“In ancient Roman religion and mythology, Janus (Latin: Ianus) is the god of beginnings and transitions, thence also of gates, doors, doorways, endings and time. He is usually a two-faced god since he looks to the future and the past. The month of January was named in honor of Janus by the Romans.”
While it may be odd to invoke Roman mythology in a film review (especially a definition weaned from Wikipedia), it seems aptly appropriate to me given that, after fifty years of film and sixty plus in print, the Bond phenomenon has become a mythology of its own. Skyfall, the 23rd entry in the James Bond franchise (not counting the David Niven Casino Royale or Sean Connery’s Never Say Never Again), is a curious entry in the series for it carries its own themes of duality both within the story and metatextually; a film of contrasts and oppositions.
Admittedly, after 50 years it’s hard not to retread the same material. Many of the film’s plot points revisit familiar ground as previously seen in entries such as You Only Live Twice, Goldfinger, License to Kill, Goldeneye and The World Is Not Enough, especially. Ostensibly the plot finds James Bond (Daniel Craig) trying to prevent a list of operatives who are operating covertly in terrorist organizations worldwide. However, this plot is a MacGuffin as the plot really centers around M (Judi Dench) and an ex-MI-6 operative named Silva (Javier Bardem, who is just as unsettling here as he was in the superlative No Country for Old Men) who, in echoes of The World Is Not Enough, is out for revenge against her and, in further echoes of Goldeneye, is Bond’s ersatz brother-in-arms and his opposite number.
The film is replete with themes of duality and obsolescence: New versus old; Desired youth versus grizzled experience. Yet it’s not only within the story but the film as a whole. There are times it embraces and eschews Bond’s legacy all at once, in some cases, nodding to the past while at the same time disparaging it and, in at least one instance, destroying it. This whole sense of duality is epitomized in Craig’s Bond. I must admit from the get-go that I have always found Craig to be more suited as a Bond villain henchman than Bond himself (my tastes run more towards Connery, Brosnan and Dalton) however, his subsequent performances in films like The Girl With the Dragon Tattoo and Cowboys and Aliens have allowed me to give him more leeway to accept Craig as Bond, if not my Bond. In this film, Bond is broken and much is made of the character’s (and actor’s) age. The Brits call Craig the “Grumpy Bond” for a reason (as his interpretation of Bond is among the most intense, matching that of Timothy Dalton). However, Craig’s Bond finally shows some of the lighter, playful touches of the character, reminiscent of Moore’s and Brosnan’s turns, when paired with a fellow MI-6 agent (Naomi Harris,M ission Impossible II, Pirates of the Caribbean: Dead Man’s Chest/At World’s End); an agent whose identity is, for those who know their Bond history, immediately telegraphed within the first few seconds of their witty, flirtatious banter. For once, it looks like Craig is actually having fun the role of Bond. It is a welcome change.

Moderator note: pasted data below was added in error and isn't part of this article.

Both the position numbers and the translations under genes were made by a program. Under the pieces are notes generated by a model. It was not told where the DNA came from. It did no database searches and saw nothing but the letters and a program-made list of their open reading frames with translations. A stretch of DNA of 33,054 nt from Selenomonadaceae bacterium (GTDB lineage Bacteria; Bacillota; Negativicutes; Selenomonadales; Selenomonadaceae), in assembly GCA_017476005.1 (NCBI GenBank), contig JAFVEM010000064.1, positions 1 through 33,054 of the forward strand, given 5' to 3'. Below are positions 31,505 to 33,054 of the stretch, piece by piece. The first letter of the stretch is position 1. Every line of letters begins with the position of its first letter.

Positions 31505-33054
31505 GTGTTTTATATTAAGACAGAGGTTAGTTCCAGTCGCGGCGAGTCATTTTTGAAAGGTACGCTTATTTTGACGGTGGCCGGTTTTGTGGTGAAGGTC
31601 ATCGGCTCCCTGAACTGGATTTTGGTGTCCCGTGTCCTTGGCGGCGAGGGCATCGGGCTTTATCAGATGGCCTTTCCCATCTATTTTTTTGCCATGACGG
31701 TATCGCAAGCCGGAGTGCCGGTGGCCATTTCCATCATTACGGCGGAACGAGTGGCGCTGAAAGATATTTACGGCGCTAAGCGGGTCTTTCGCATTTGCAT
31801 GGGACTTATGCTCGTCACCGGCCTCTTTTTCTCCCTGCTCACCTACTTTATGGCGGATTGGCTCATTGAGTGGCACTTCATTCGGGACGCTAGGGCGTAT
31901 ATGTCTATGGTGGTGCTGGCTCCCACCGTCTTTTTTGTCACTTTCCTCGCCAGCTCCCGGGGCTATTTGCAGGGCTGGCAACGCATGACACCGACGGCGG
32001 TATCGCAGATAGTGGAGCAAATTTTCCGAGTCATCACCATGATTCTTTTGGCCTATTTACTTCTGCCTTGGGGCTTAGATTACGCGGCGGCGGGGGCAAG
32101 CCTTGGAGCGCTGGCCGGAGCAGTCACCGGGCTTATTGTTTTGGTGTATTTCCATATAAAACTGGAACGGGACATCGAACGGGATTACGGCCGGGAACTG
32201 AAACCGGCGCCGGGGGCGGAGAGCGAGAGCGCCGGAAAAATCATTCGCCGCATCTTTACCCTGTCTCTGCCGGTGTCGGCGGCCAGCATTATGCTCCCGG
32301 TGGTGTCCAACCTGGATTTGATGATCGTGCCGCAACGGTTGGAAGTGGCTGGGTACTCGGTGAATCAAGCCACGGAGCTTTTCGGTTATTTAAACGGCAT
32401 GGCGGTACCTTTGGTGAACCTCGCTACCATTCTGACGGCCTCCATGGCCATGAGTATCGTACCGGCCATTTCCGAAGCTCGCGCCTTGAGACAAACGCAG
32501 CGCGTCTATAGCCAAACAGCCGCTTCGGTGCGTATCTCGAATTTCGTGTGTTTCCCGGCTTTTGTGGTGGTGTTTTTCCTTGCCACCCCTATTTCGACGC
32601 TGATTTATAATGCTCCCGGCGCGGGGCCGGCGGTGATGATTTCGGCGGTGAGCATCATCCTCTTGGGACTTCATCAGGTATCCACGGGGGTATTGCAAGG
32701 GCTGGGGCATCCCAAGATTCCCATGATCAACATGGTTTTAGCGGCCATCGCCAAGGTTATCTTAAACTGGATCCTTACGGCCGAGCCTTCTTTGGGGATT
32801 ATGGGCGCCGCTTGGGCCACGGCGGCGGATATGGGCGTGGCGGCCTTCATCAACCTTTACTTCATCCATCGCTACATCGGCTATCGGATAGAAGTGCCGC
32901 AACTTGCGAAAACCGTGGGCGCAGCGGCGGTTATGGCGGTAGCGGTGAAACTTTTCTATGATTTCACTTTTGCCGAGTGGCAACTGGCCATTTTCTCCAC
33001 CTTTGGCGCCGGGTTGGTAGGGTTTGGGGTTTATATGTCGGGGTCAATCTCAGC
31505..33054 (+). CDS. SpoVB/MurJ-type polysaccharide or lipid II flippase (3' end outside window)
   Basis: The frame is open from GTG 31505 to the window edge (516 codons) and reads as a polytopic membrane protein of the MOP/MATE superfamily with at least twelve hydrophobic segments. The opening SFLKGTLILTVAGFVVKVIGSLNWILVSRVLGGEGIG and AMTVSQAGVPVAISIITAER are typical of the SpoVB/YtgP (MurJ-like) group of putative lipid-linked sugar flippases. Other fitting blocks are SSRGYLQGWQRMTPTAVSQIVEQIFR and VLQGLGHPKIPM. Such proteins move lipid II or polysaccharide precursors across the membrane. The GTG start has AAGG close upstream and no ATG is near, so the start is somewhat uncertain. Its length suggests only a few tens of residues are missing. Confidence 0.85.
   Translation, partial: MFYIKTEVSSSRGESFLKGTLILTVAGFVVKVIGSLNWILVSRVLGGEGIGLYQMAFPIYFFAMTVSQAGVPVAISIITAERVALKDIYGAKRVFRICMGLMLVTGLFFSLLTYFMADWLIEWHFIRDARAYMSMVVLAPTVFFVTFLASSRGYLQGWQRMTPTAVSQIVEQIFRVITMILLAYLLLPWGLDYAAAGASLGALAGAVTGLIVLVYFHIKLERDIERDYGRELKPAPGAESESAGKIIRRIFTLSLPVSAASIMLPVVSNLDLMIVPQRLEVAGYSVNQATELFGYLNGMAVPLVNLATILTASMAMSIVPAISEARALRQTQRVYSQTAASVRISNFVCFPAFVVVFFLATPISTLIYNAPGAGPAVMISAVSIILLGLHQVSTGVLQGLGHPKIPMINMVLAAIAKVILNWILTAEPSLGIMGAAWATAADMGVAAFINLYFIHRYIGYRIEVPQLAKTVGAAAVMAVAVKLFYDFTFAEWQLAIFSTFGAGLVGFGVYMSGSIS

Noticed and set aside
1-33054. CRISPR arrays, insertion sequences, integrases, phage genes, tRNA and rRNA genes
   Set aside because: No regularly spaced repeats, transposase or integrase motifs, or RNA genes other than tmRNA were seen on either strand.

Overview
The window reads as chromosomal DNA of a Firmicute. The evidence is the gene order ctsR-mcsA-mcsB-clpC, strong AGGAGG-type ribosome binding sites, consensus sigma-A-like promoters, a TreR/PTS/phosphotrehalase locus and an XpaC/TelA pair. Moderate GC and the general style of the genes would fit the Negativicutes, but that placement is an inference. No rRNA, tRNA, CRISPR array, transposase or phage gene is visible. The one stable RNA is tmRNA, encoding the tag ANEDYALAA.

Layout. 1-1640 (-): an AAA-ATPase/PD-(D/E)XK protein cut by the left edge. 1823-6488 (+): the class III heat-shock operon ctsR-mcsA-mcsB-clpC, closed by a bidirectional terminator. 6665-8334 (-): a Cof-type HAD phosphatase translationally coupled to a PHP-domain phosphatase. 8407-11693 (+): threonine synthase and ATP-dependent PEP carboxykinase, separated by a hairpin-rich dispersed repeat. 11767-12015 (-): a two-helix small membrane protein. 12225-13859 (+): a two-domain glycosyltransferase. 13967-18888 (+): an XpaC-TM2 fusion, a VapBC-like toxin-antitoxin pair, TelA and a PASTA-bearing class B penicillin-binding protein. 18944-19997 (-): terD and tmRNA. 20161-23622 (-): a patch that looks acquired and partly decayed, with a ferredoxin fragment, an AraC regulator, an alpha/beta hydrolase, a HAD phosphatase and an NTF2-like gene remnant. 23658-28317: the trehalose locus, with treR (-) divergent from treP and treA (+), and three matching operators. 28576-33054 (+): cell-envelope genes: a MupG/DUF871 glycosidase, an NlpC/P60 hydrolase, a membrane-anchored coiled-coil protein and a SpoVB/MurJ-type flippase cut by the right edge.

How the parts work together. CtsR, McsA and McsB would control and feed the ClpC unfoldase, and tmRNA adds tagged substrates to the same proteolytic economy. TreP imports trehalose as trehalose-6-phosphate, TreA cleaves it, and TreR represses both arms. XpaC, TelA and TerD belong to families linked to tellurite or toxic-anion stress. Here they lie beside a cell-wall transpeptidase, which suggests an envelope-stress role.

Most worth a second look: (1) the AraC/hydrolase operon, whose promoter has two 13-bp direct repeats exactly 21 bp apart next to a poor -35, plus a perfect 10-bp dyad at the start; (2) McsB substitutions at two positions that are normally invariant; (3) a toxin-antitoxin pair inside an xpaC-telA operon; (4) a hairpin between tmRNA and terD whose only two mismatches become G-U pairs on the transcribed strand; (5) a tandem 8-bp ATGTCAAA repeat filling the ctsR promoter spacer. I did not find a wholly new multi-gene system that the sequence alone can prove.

The thing is, I’ve seen this film earlier before. It was called The Dark Knight Rises. The hero is presented as broken and past his prime, one who must rise up against a force greater than he that was shaped by the very organization that shaped him, and both motivated to some degree by a strong female presence in their lives (in this case, “M”). There are many more parallels to be found between the two films but you get the gist. And, as the opening sequence shows, the influence the Bourne series has had on these films since the advent of Casino Royale shows no signs of diminishing. Where Bond as a franchise had once led the way in terms of how to make an action film work, it is now instead following the trends; instead being more of an action piece for product placement (and trust me, there is plenty of that) instead of being innovative.